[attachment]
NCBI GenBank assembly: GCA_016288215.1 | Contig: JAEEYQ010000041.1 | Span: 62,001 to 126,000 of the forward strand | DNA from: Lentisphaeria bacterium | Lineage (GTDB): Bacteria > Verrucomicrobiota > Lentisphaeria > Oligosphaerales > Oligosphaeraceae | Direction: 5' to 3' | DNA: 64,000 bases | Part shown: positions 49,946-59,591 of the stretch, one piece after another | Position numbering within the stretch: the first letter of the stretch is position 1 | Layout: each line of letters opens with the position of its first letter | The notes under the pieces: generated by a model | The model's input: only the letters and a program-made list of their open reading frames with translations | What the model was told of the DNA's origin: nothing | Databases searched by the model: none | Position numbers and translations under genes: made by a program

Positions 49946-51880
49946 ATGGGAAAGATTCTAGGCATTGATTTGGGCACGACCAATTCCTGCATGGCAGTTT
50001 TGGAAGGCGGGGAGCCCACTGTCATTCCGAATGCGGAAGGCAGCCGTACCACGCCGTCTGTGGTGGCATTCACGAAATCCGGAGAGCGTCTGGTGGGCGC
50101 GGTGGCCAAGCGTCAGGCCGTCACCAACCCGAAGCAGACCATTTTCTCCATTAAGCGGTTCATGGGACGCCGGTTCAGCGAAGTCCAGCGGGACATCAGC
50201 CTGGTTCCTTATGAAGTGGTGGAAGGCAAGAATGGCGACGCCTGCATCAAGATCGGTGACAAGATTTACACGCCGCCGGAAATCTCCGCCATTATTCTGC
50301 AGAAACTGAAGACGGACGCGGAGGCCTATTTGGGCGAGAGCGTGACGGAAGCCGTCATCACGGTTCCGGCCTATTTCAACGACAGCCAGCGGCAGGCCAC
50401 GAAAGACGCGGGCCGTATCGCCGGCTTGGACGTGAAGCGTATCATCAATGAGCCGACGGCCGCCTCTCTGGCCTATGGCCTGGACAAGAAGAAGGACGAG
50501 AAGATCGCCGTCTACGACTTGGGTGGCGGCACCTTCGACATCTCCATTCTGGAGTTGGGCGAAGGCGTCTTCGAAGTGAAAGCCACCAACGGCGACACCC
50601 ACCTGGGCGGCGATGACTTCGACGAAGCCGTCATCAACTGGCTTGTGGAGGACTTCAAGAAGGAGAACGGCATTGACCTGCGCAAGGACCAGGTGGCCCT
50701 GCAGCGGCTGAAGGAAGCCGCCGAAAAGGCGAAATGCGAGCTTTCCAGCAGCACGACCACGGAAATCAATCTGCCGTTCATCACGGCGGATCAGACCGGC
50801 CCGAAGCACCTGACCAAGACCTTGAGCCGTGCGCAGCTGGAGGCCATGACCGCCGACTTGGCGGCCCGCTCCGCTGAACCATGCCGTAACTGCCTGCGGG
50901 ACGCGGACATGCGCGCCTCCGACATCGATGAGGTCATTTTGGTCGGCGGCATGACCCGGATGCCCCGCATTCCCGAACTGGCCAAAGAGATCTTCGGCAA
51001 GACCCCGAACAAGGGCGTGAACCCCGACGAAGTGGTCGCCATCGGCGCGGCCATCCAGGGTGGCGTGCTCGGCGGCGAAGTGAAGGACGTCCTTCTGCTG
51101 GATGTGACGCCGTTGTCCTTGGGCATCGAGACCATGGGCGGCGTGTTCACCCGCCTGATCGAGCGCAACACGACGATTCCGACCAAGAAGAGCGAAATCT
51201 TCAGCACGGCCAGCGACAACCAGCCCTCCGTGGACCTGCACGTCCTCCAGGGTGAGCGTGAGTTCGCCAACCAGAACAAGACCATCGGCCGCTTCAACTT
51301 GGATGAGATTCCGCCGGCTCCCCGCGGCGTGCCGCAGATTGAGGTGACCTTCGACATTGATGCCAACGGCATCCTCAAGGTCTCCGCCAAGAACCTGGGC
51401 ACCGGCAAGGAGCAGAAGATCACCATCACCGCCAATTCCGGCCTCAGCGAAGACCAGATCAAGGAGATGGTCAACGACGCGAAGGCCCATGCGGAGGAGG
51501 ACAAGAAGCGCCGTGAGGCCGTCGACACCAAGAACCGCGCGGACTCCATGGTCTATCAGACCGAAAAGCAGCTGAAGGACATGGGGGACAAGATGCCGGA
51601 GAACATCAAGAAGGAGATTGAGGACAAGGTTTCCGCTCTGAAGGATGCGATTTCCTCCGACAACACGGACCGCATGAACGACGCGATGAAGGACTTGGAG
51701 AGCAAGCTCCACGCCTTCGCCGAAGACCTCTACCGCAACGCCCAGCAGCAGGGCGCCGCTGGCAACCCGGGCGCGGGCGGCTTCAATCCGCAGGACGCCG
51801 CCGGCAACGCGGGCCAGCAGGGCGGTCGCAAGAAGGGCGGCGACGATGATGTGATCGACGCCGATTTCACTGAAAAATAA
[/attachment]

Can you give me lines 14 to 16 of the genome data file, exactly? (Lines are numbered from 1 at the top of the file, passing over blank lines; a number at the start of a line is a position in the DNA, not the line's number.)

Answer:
51001 GACCCCGAACAAGGGCGTGAACCCCGACGAAGTGGTCGCCATCGGCGCGGCCATCCAGGGTGGCGTGCTCGGCGGCGAAGTGAAGGACGTCCTTCTGCTG
51101 GATGTGACGCCGTTGTCCTTGGGCATCGAGACCATGGGCGGCGTGTTCACCCGCCTGATCGAGCGCAACACGACGATTCCGACCAAGAAGAGCGAAATCT
51201 TCAGCACGGCCAGCGACAACCAGCCCTCCGTGGACCTGCACGTCCTCCAGGGTGAGCGTGAGTTCGCCAACCAGAACAAGACCATCGGCCGCTTCAACTT